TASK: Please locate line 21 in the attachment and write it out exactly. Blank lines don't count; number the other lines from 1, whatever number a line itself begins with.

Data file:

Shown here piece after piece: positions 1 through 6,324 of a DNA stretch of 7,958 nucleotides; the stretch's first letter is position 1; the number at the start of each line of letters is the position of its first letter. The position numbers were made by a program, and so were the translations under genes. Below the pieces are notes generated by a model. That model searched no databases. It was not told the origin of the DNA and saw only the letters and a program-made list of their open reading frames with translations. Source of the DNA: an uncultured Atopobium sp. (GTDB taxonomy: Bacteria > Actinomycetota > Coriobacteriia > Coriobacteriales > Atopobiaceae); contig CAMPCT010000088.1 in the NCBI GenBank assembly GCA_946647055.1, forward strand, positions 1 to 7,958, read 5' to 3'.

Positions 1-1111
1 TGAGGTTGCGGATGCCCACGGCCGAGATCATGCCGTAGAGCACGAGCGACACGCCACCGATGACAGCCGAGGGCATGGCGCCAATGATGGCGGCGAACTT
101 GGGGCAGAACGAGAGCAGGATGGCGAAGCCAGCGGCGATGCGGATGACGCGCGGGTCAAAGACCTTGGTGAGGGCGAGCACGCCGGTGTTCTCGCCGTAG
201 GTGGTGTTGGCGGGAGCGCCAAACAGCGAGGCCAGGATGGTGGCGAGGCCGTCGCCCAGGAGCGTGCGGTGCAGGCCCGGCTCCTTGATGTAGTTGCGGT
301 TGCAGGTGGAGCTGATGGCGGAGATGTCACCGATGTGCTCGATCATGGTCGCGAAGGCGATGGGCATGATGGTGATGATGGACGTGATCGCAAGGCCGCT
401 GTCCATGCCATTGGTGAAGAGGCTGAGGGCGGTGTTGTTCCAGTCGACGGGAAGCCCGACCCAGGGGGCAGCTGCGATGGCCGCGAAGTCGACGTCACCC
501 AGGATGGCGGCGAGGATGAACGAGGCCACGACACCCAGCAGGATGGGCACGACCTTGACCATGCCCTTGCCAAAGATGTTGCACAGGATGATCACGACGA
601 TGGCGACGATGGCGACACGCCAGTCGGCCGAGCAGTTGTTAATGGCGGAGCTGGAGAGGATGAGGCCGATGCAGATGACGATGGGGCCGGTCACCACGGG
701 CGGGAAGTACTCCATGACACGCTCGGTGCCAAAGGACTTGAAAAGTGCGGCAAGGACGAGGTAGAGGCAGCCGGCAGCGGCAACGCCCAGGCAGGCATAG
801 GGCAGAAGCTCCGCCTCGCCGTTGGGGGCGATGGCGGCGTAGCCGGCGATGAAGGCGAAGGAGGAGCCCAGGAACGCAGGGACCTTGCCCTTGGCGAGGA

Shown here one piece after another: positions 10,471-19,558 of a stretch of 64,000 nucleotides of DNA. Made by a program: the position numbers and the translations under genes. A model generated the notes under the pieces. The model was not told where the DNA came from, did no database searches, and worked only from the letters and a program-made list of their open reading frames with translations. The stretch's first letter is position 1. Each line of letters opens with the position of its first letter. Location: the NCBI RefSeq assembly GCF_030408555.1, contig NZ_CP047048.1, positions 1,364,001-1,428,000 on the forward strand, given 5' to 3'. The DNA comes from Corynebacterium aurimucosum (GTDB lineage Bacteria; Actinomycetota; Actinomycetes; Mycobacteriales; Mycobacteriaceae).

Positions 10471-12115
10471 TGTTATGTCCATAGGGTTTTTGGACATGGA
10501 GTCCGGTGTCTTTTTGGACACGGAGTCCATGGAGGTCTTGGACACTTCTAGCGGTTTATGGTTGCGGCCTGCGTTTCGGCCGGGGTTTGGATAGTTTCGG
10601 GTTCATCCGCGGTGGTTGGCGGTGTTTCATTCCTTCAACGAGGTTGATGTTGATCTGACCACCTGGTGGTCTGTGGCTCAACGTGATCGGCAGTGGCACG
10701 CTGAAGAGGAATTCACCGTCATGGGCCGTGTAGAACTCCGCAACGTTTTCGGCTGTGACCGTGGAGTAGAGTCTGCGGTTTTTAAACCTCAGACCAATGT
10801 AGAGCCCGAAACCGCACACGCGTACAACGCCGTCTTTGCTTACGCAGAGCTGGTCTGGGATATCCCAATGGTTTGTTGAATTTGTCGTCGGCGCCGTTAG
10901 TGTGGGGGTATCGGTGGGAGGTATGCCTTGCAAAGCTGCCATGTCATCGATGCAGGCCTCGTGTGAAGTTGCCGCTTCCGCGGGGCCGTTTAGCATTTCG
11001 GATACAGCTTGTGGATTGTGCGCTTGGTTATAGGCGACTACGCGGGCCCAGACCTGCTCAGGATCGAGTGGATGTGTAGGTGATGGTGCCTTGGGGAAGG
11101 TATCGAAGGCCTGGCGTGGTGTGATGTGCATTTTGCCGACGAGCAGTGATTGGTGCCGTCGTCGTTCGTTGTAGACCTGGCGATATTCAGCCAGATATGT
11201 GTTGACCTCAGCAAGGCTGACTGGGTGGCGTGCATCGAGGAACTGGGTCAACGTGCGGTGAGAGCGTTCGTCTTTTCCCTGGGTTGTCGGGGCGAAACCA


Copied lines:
11101 TATCGAAGGCCTGGCGTGGTGTGATGTGCATTTTGCCGACGAGCAGTGATTGGTGCCGTCGTCGTTCGTTGTAGACCTGGCGATATTCAGCCAGATATGT